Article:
What do the outcomes of COP28, held in the United Arab Emirates at the end of last year, mean for Yorkshire and Humber, and for our Commission’s work?
We owe the Yorkshire and Humber Climate Commission’s existence and sense of direction in the region to a global commitment: without the Paris Agreement, a legally binding international treaty passed in 2015 at COP21 that sought to limit temperature rise to 1.5C, it is unlikely that local authorities would have declared climate emergencies. Or that organisations across all sectors would have found the common purpose to take part in the Yorkshire and Humber Climate Commission and collaborate on a regional Climate Action Plan.
On the other hand, there is always that sense of frustration that international action seems too slow, the gains too hard won. While our region has stepped up to the challenge – local government, businesses, NGOs and universities are all eager to make progress – increasingly it seems that the global mission is too tentative. Meanwhile, the risks of a nightmare future loom ever larger: the UN Environment Programme’s latest Emissions Gap Report projects a likely temperature rise of 2.5C - 2.9C, and that's if nation states’ current pledges are met.
Our Commission and COP (the acronym stands for ‘Conference of the Parties’ to the United Nations Framework Convention on Climate Change) operate at very different spatial scales, but they are both coalitions of the willing. And there is interdependence between the two: we can act at our regional scale because there is a global mission; nation states can work together because they know that climate policy and climate solutions need to be delivered at home, on the ground. (Indeed, this is why the Place-based Climate Action Network – PCAN – and local climate commissions were formed.)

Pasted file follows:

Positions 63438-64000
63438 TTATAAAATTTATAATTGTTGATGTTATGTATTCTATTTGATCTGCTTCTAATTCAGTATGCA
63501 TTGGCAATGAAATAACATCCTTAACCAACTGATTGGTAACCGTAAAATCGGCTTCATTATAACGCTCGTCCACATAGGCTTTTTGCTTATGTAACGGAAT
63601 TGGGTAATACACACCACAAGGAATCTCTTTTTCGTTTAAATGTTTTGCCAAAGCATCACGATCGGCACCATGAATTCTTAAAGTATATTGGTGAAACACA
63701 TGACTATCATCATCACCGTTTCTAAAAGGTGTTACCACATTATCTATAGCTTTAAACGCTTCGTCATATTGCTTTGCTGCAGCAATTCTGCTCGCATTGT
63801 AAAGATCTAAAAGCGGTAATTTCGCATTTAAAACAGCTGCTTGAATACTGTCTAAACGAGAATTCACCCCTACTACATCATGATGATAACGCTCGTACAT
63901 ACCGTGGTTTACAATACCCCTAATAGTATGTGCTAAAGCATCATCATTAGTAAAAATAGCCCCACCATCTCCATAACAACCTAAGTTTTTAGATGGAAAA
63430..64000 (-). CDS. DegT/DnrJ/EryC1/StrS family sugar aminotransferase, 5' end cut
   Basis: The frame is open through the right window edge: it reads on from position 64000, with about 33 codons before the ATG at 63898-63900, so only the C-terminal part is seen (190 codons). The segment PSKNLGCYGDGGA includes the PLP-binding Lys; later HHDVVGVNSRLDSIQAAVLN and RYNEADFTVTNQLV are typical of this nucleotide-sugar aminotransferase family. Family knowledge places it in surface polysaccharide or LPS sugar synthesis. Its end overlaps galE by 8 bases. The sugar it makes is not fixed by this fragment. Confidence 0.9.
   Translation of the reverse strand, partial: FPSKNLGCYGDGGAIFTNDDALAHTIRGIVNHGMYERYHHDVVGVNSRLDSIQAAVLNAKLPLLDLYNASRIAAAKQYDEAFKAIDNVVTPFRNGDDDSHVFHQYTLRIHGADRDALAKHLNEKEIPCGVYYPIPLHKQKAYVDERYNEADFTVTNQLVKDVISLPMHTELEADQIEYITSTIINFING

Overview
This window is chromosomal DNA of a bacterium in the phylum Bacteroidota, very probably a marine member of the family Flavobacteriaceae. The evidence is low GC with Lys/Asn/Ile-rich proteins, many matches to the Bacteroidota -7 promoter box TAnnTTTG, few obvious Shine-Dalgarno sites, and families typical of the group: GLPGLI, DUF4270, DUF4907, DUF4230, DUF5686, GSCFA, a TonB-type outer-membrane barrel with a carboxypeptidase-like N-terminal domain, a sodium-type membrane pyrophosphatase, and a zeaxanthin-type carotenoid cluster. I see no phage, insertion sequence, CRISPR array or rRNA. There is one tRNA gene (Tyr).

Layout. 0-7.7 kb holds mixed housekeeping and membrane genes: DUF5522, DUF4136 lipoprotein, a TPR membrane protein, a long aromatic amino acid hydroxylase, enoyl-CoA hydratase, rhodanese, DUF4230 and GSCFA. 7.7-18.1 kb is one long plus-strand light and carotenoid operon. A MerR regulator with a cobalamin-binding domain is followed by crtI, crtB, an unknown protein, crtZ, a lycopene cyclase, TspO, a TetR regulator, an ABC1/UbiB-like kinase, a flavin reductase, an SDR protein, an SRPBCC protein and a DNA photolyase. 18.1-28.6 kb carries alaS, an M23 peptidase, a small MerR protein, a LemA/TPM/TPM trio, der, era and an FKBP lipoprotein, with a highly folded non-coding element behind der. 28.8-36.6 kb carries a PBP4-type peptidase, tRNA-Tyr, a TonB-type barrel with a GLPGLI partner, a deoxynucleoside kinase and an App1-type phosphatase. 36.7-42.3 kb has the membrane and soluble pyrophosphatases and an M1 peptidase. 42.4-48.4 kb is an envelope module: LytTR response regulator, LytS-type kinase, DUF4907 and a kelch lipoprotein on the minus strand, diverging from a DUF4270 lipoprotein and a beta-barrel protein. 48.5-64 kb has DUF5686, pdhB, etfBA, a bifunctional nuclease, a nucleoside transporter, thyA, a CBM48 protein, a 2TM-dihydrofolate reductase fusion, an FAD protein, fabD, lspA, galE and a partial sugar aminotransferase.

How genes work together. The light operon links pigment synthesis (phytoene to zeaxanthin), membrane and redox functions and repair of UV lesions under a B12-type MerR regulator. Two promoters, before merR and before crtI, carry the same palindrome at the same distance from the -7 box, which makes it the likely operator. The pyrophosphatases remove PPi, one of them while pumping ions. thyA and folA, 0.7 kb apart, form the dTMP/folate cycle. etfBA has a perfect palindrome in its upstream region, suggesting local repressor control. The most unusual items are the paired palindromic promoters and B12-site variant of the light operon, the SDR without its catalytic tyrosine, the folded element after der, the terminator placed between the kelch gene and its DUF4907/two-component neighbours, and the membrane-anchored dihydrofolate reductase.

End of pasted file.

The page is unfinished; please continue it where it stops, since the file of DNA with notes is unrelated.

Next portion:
Future of fossil fuels?
COP28 concluded with claims of both landmark success and dangerous failure. For first time, moving away from fossil fuels has been explicitly mentioned in the COP text, with nearly 200 countries agreeing to call for “transitioning away from fossil fuels in energy systems in a just, orderly and equitable manner, accelerating action in this critical decade, so as to achieve net zero by 2050 in keeping with the science.” That is undoubtedly a step forward, especially given the oil lobby’s strong presence and the controversial choice of Sultan Al Jaber, who also runs the Abu Dhabi National Oil Company, as the COP President, a role that is supposed to be impartial.
But the text doesn’t adopt the more definite ‘phasing out’ of fossil fuels, and it renders the prospect of limiting temperature rise to 1.5C highly unlikely. As a result, the Small Island States have called the COP28 text a ‘death certificate’, since any delay in decarbonisation heightens the danger of their countries becoming uninhabitable.
Perhaps one problem here lies in how the shared goal is defined. At COP, there is a focus on producing a definitive text with unanimous agreement. It’s obvious that a dissenting country would be very unhappy if it felt squeezed out, its voice not heard. In the Commission’s work we take care to recognise and explore dissent, whilst recognising the breadth of agreement. Where there is unanimity there is no cause for delay, but where there is dissent there is a need to keep investigating, discussing and negotiating.
A recurring criticism of international climate negotiations is that they are dominated by people who are invested in the status quo and are therefore limiting change and compromising the welfare of future generations. The young climate activist Mikaela Loach said recently, “What does solving the climate crisis mean? Because even if we stop burning fossil fuels today, somehow... but we don’t do it in a way that centres justice...we’re still going to be in a crisis of some sort.”
In other words, carbon emissions are a symptom of the problem rather than its cause, and the real problem is exploitative approaches to resources, land, water, nature and people. COP is ultimately about finding ways to make co-operation possible, but can such systemic change be achieved before it’s too late? The president of this year's COP has recently been announced: for 26 years Mukhtar Babayev worked for Azerbaijan’s state-owned oil and gas company; he is now the country’s environment minister. A pattern appears to be developing, and it’s not about radical transformation.